Certainly in 2012, you want to be up to date on using social media to network, but don’t forget about the tried-and-true ways of developing—and keeping—helpful contacts.

If you want someone to hire you, that someone has to know who you are. Sounds obvious, right? Then why do you keep posting resume after resume to mammoth job sites, hoping a recruiter will simply gravitate to your name based on your education and experience? Wait, you’re not the only one with great academic credentials and a record of decent part-time jobs? Well, what do you do now? You get out there, that’s what. You get off the couch and hit the street. All the job advice in the world can be trumped with one simple phrase: It’s who you know. Find the right person, and your path to Job No. 1 just became a lot shorter.

Don’t overthink it. Begin with the people you know.


“Most people are hesitant to use the network that they have,” says Christine Edick, a career coach based in Orange, Calif.

In fact, as mentioned earlier, taking advantage of your college connection is just about the smartest thing you can do before graduation, but even if you’ve put off the job search until you donned the cap and gown, it’s not too late to use one of the best resources available.


“A career center is always a great place to start,” says Holly Paul, national recruiting leader at PricewaterhouseCoopers.

Most universities have career development centers, where the staff’s sole mission is to help students and alumni find the path they want to take.

You also can get help finding a job through your school’s alumni network.

“Use those contacts that have willingly volunteered to help students in their job search,” says Paul. Have a gameplan of what you want to do before you go calling everyone in the directory, though. You don’t want to waste anyone’s time.

The value of career centers has never been more critical since the job market bottomed out in 2008, leaving upcoming or new graduates panicked about their futures. Significant developments were made across the nation to counter the failing market and make their students employable once again.


“The career center’s purpose is multifaceted at DePaul,” says Amanda Powers Snowden, associate director of communications for DePaul University’s center in Chicago. “We can help students match their career interests with DePaul’s majors, minors, activities and organizations offered. We also explore the students’ career options by building experience, through internships and co-ops, to seek future employment.”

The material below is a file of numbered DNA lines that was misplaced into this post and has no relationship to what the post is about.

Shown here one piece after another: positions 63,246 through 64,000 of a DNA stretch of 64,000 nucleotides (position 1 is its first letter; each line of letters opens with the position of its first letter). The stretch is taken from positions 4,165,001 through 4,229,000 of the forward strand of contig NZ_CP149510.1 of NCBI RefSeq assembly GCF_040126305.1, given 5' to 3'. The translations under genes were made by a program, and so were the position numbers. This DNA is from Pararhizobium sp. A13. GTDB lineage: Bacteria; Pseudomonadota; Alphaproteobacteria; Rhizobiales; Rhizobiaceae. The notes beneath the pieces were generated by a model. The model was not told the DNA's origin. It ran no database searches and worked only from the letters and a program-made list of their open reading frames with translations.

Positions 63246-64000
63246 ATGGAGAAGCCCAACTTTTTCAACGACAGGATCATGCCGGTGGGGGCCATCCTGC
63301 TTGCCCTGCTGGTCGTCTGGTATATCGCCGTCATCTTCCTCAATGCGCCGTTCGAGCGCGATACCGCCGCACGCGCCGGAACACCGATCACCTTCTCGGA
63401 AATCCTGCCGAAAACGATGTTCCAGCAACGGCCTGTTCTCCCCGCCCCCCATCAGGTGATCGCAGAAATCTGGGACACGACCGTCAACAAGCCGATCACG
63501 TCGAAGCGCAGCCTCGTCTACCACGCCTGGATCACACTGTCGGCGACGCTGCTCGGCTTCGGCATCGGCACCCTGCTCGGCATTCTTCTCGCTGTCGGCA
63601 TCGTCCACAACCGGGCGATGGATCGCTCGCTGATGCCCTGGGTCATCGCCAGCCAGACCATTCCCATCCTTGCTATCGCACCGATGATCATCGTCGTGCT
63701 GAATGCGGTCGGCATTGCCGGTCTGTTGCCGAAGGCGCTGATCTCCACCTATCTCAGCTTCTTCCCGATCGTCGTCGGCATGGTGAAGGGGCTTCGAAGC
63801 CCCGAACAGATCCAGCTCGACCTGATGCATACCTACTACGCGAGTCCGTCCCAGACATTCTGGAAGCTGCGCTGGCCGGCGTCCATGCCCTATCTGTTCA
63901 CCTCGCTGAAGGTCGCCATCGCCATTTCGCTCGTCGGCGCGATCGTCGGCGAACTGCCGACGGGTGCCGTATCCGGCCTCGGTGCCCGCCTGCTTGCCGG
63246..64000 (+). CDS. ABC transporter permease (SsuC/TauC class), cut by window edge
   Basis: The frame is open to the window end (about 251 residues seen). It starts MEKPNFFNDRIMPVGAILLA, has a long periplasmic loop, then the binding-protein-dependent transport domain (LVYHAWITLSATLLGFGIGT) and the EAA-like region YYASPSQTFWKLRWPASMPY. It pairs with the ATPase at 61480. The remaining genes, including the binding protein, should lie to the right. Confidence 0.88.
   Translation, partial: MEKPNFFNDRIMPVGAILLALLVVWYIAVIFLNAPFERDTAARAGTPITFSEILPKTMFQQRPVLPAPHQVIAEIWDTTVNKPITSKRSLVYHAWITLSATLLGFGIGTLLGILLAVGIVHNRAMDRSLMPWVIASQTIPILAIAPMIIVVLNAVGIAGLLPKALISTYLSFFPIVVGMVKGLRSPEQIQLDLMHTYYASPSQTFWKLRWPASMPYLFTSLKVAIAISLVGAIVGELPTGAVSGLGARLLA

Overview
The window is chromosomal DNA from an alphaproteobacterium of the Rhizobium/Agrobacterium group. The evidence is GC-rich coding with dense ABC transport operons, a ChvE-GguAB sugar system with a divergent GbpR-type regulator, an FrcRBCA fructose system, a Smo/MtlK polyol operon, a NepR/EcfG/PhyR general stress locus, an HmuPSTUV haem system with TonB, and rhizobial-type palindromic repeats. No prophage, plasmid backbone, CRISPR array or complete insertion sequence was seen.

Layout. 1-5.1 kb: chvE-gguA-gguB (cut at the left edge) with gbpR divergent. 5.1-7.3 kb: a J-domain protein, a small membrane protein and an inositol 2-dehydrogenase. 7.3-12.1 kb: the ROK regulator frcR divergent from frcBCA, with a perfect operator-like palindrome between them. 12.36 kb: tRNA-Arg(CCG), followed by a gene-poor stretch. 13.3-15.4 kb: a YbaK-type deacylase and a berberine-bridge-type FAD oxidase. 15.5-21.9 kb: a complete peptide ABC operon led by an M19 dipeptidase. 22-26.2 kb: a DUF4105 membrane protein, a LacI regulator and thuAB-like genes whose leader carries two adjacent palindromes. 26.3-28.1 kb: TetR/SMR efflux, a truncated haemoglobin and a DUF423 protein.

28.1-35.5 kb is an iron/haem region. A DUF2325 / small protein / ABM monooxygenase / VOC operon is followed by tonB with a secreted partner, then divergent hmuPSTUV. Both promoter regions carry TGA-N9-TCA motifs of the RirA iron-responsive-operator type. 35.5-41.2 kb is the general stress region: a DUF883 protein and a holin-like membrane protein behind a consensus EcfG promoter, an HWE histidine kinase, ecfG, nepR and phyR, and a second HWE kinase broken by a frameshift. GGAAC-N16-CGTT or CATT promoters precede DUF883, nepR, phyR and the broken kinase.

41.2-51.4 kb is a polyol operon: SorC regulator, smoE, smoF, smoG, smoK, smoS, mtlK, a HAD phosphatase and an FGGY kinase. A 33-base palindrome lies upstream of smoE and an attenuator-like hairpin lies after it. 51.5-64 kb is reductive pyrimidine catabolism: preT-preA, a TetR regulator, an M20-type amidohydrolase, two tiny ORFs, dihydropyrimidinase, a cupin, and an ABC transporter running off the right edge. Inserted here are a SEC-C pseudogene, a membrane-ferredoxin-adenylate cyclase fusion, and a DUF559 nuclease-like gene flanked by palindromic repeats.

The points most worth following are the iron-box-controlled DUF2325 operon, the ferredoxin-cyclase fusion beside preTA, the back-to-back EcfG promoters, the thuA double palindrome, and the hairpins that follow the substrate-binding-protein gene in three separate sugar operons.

At the University of Missouri, the career center’s services are decentralized, according to Laura Pieter, career services assistant for the school, in Columbia, Mo. “We have nine different offices that focus on their respective schools and the majors offered in each,” Pieter says. “The purpose of each office is to connect employers to students, present career hosting advice, provide on-campus interviews and offer professional development programs to prepare students for the real world.”

For most career centers, the help doesn’t end at graduation. And there’s no cookie-cutter approach to finding their students and alums work. In fact, most career centers continually shift their strategies to serve student and alumni needs.


The chances of finding employment after graduation are not only improved by visiting university career centers, there are also myriad other services that can help build your rapport with future employers.

“I see students want to prepare themselves the best they can, and a lot of times they already possess employable characteristics,” says Suzanne Helbig, assistant director at the University of California at Berkeley’s career center. “They just need a polishing of their resume and the experience to learn how to stand out to employers.”

Buy "Calling All Grads" Kindle eBook. Job tips for college gradsThis article was excerpted from the new eBook “Calling All Grads! Turn a Degree into a Job,” edited by careers writer and editor Marco Buscaglia and published by Tribune Media Services, Inc.

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